Our church’s annual meeting was two weeks ago. Each year at this meeting, the pastor talks about the state of the church, we discuss various issues impacting the church, and we vote on a budget.
Although the meeting is open to all members of our congregation, most of those who attend are older. There is one notable exception to this: Our youth.
Each year, I encourage our teens and in particular, student leaders, to attend this meeting for several reasons.
First, it gives them a voice in matters that impact them in large and small ways, including our youth ministry’s budget.
Knowing how difficult it can be for teens to speak up in front of a room full of adults, to ensure they feel confident in their voice, prior to the annual meeting, I take time to walk them through various issues that will be discussed. This gives teens the chance to ask questions about those issues in a safe environment.
I do the same with the church’s budget and in particular, with our youth ministry’s budget. When it comes to the budget, my goal is for teens to be the most knowledgable people in the room.
Because I want them to know how much money it takes to run our youth ministry. I want them to see how that money is connected to the larger congregation and how every ministry’s budget – ours included – is directly dependent on offerings from families like theirs.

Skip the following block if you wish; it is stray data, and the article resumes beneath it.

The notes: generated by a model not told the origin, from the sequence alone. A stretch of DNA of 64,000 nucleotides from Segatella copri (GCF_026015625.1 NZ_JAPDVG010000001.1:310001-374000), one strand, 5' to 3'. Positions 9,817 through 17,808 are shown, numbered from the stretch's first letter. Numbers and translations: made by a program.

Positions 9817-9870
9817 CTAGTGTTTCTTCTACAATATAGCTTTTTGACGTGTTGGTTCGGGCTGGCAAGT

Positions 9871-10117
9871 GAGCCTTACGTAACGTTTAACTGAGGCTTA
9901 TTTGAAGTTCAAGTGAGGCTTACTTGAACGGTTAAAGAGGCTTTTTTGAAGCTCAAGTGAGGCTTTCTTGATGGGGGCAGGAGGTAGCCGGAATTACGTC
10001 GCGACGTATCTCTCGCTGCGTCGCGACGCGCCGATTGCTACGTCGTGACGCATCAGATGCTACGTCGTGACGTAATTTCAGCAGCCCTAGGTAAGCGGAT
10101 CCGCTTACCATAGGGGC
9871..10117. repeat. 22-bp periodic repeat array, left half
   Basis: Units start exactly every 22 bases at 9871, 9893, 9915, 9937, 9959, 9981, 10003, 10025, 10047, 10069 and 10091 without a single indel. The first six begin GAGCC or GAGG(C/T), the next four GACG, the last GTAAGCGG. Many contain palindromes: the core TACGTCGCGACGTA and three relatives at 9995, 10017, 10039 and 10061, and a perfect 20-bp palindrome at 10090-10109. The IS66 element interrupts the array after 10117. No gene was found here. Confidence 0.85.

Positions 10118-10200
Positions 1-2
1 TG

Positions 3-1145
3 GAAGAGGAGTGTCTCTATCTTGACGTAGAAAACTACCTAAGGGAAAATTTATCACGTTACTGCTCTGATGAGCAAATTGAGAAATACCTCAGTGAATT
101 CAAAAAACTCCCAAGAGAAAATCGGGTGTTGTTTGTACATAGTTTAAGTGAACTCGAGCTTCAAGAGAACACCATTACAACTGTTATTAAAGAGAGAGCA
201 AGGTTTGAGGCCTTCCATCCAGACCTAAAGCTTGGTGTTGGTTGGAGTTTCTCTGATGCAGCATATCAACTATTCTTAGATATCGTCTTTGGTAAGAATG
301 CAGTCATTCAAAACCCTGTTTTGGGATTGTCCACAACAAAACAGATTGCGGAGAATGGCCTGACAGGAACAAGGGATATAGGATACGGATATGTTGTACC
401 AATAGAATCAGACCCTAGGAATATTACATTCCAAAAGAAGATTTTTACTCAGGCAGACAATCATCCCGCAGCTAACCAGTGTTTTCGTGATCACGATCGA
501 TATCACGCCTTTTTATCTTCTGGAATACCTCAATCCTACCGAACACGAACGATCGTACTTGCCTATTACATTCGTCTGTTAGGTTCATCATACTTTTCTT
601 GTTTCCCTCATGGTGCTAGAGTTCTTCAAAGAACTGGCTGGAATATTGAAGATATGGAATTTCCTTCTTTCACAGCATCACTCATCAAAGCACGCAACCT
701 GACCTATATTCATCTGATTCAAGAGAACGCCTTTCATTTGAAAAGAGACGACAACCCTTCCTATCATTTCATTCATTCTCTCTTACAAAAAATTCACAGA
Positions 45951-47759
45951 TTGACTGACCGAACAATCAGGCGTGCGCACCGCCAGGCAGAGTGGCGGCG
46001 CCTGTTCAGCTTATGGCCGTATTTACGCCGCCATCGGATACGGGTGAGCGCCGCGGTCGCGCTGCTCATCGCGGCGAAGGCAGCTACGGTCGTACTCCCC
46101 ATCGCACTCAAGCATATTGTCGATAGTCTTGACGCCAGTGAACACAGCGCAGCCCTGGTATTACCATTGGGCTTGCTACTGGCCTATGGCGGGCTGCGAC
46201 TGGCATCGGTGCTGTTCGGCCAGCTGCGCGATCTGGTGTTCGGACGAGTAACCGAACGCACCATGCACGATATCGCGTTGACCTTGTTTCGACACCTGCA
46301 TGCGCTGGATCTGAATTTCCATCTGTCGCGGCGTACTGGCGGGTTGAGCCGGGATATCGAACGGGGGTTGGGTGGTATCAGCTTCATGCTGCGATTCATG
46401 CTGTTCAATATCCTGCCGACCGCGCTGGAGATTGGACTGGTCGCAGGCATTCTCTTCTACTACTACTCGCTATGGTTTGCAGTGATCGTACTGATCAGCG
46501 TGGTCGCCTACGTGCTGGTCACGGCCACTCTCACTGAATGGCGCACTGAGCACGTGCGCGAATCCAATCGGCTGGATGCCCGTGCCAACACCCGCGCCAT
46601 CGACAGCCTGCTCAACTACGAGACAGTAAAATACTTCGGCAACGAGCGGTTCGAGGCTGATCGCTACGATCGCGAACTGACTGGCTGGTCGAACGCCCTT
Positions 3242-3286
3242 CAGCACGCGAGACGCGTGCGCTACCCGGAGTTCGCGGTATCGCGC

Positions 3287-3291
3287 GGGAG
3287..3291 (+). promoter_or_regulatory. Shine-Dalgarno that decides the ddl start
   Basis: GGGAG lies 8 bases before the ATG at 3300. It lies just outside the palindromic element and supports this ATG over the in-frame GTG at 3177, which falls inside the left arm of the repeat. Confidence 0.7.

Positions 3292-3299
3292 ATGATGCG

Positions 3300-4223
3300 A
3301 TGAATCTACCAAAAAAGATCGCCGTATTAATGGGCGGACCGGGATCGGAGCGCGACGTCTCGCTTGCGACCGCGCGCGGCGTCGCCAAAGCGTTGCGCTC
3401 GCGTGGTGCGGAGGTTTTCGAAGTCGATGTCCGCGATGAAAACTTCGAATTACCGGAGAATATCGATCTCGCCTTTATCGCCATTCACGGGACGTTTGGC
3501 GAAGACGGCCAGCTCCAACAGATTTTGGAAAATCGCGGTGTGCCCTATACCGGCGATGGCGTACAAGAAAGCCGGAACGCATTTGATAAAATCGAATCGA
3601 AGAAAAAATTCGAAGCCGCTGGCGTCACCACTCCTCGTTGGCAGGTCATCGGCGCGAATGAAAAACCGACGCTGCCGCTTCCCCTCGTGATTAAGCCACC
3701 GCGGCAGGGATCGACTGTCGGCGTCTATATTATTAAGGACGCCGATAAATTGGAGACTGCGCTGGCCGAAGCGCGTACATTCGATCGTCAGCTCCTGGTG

Beyond that, I want them – and not just me – to be able to answer any questions that might arise during the annual meeting about our ministry’s budget. Such knowledge gives teens ownership of our ministry and a voice in our overall congregation. Not to mention – when teens are the ones articulating where and how your ministry’s budget is stewarded, it’s much harder for people to cut it.
This strategy paid off at this year’s annual meeting. I had to unexpectedly leave at the start of the meeting, leaving a table of teens behind. As budget discussions began, a question was posed about our ministry’s budget which one of my teens was able to confidently answer, impressing many of the adults in our congregation with her detailed knowledge and understanding of our budget.
To be sure, though, having teens attend your church’s annual meeting is about more than protecting your ministry’s budget or even giving them a voice. Their attendance at the annual meeting is also important because it connects them to the larger congregation. This gives them the opportunity to connect with people they would otherwise not cross paths with.
Lastly, for better or worse, attending the annual meeting teaches teens how the church works. It demonstrates how necessary their participation is in the life of the church.
And when teens cultivate the habit of participating in the life of the church – even the mundane aspects of it – I can’t help but think they’ll be more likely to do so as adults.
With that in mind, how are you encouraging teens to participate in the life of the larger church?